|Clare enjoys the sun at King's Castle Wood near Wells|
From The Times today.
"Brain imaging should be used to guide parole decisions for murderers and violent offenders, according to a leading British criminologist.Prof. Adrian Raine has written a book, The Anatomy of Violence, on this topic.
Adrian Raine, who is based at Pennsylvania State University, said that recent research had proved, in principle, that brain scans could help to assess the risk of reoffending, creating a powerful argument for using these techniques when deciding between custodial sentences and probation, and eligibility for parole.
In one study, published in the journal PNAS, scientists analysed the brain activity of 96 male prisoners, who underwent MRI scans shortly before they were released and were followed up four years later. The team showed that men with lower activity in the anterior cingulate cortex, a brain area linked to regulating behaviour and impulsivity, were 2.6 times more likely to reoffend than those with higher activity.
The brain imaging data was as much as 4.5 times as helpful as standard variables, such as age, psychopathy or drug use, which are currently used in the UK and US to predict the risk of recidivism."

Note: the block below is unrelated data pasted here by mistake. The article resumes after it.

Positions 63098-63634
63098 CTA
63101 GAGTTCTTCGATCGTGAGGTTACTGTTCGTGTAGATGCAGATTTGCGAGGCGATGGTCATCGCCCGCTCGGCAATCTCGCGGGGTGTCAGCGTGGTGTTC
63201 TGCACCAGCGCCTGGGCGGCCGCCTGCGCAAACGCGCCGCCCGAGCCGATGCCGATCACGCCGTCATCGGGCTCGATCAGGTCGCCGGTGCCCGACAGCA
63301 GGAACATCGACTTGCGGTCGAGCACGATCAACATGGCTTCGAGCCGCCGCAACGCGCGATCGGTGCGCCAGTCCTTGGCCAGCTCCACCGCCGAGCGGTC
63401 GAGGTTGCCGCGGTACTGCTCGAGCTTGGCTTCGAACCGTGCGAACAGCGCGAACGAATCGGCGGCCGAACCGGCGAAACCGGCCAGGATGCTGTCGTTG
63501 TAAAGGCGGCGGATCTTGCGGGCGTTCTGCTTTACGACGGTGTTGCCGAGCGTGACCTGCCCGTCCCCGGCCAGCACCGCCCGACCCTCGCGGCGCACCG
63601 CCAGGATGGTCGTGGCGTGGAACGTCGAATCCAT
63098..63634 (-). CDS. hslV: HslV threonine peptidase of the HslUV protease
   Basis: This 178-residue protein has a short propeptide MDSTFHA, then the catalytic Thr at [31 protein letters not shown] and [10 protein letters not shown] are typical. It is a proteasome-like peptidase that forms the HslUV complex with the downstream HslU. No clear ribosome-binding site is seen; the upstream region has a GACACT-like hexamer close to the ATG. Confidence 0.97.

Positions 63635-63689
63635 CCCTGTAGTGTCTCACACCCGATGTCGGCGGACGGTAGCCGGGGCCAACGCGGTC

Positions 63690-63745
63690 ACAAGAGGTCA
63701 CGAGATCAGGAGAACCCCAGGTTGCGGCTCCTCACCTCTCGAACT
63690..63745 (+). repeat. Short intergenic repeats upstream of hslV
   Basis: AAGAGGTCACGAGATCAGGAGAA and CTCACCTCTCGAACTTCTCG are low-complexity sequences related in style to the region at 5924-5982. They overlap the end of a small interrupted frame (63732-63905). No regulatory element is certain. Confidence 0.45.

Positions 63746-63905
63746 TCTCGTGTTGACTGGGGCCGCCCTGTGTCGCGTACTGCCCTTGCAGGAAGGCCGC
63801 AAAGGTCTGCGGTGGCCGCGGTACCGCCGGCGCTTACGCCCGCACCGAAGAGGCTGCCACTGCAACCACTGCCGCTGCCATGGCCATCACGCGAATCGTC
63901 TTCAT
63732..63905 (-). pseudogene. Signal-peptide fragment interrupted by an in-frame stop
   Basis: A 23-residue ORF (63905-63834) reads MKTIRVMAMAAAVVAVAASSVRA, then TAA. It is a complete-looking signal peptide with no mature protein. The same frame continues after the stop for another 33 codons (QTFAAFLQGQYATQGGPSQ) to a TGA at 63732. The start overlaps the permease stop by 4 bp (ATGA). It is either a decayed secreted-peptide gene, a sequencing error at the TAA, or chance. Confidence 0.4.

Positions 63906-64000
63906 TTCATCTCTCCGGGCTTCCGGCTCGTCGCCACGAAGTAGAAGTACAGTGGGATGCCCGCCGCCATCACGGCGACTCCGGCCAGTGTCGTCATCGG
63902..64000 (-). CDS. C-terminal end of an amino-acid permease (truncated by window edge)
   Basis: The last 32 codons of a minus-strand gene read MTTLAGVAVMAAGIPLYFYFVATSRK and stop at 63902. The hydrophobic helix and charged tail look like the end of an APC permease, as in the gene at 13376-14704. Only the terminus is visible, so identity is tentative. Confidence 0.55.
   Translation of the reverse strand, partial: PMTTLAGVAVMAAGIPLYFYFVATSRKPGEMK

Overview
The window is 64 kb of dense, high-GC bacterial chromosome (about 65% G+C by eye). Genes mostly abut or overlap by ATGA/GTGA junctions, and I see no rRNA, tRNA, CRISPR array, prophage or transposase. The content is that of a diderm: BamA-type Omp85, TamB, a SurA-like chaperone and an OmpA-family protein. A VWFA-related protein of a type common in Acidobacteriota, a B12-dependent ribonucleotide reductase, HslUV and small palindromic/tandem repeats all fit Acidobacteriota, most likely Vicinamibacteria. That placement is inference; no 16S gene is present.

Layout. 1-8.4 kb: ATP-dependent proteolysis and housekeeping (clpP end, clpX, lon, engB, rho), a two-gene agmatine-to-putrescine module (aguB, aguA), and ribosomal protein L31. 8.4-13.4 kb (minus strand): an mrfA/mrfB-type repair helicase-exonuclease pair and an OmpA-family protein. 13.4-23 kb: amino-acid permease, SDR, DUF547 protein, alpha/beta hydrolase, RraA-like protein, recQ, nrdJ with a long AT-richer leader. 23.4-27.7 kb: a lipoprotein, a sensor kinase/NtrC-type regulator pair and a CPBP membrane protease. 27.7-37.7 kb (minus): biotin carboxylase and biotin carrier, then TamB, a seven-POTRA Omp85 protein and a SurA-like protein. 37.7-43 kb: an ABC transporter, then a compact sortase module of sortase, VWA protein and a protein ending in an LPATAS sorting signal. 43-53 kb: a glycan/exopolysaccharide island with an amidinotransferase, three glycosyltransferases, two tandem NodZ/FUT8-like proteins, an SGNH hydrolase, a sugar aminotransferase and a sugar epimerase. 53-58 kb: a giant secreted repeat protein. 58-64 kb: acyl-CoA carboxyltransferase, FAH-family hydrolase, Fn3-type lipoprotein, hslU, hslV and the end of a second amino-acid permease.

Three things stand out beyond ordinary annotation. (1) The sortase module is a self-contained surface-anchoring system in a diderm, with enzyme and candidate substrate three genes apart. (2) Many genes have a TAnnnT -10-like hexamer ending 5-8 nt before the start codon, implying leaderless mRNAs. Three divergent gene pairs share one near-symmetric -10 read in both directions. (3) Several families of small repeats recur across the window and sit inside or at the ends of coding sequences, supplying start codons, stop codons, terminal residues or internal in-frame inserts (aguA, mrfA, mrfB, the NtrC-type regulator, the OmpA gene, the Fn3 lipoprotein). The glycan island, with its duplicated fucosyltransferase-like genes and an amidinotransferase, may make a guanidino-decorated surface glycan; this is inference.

A common politically correct response is to deny that brains, biology and anatomy could have anything to do with penal policy. So later in the same article we have the following idiotic remark:
'Vaughan Bell, a neuroscientist at King’s College London, said: “This study was good science, but to suggest it could be even slightly useful in the real world is an exaggeration."'For those of us who inhabit the real world, the issue is what to do with this information. Biologists interested in the way environment channels gene-directed development use the concept of a benign environment. This is an environment with adequate food, shelter, affection, care and lack of traumatic stress so that the individual's genetic potential has full developmental capability. In benign environments, the differences between people are largely driven by their different genetic programs (for those traits under genetic control).
In a non-benign environment, even people with a good genetic endowment can grow up stunted and wrong: a childhood steeped in starvation, neglect and abuse would be an example.
Criminals tend to exhibit low IQ, poor impulse control, lack of planning, aggression, inability to hold down jobs - all traits which tend to result in a non-benign environment for their children. So it's difficult to decide how many of the results Adrian Raine sees can be put down to genes and how much to a pretty rubbishy upbringing. Still, studies can be designed which separate out these factors.
Back to social policy.
1. If a non-benign upbringing leads to brain changes associated with criminality, then more aggressive adoption ought to be considered.
2. If criminals present with 'criminal brains' then on release they need to be more closely monitored than their 'more average' counterparts. If you had to release an unreliable and dangerous machine amongst the public you would do no less.
3. 'My brain made me do it' is not a criminal defence because it's a truism. We all secretly knew that anyway.